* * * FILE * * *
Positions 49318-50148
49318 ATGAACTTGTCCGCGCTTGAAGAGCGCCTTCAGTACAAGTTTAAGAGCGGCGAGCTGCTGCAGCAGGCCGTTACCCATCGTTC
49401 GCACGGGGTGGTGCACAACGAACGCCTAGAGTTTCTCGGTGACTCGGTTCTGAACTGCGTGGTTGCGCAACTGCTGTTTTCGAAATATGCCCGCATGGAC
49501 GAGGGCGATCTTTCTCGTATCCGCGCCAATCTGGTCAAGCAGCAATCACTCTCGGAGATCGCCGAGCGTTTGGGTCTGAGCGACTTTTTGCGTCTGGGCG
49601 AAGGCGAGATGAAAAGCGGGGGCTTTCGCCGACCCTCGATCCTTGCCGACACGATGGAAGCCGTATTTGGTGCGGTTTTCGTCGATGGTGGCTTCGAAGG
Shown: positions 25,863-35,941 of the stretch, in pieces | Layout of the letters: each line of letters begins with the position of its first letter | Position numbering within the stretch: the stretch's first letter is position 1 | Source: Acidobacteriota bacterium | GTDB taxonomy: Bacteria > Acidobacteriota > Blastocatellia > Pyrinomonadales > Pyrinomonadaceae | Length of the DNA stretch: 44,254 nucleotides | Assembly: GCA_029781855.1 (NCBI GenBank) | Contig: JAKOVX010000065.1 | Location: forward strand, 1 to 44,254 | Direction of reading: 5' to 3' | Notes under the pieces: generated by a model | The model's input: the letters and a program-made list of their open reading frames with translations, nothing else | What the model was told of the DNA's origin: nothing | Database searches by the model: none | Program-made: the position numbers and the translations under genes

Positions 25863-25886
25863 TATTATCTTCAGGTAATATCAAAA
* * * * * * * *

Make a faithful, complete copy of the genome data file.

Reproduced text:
Positions 49318-50148
49318 ATGAACTTGTCCGCGCTTGAAGAGCGCCTTCAGTACAAGTTTAAGAGCGGCGAGCTGCTGCAGCAGGCCGTTACCCATCGTTC
49401 GCACGGGGTGGTGCACAACGAACGCCTAGAGTTTCTCGGTGACTCGGTTCTGAACTGCGTGGTTGCGCAACTGCTGTTTTCGAAATATGCCCGCATGGAC
49501 GAGGGCGATCTTTCTCGTATCCGCGCCAATCTGGTCAAGCAGCAATCACTCTCGGAGATCGCCGAGCGTTTGGGTCTGAGCGACTTTTTGCGTCTGGGCG
49601 AAGGCGAGATGAAAAGCGGGGGCTTTCGCCGACCCTCGATCCTTGCCGACACGATGGAAGCCGTATTTGGTGCGGTTTTCGTCGATGGTGGCTTCGAAGG
Shown: positions 25,863-35,941 of the stretch, in pieces | Layout of the letters: each line of letters begins with the position of its first letter | Position numbering within the stretch: the stretch's first letter is position 1 | Source: Acidobacteriota bacterium | GTDB taxonomy: Bacteria > Acidobacteriota > Blastocatellia > Pyrinomonadales > Pyrinomonadaceae | Length of the DNA stretch: 44,254 nucleotides | Assembly: GCA_029781855.1 (NCBI GenBank) | Contig: JAKOVX010000065.1 | Location: forward strand, 1 to 44,254 | Direction of reading: 5' to 3' | Notes under the pieces: generated by a model | The model's input: the letters and a program-made list of their open reading frames with translations, nothing else | What the model was told of the DNA's origin: nothing | Database searches by the model: none | Program-made: the position numbers and the translations under genes

Positions 25863-25886
25863 TATTATCTTCAGGTAATATCAAAA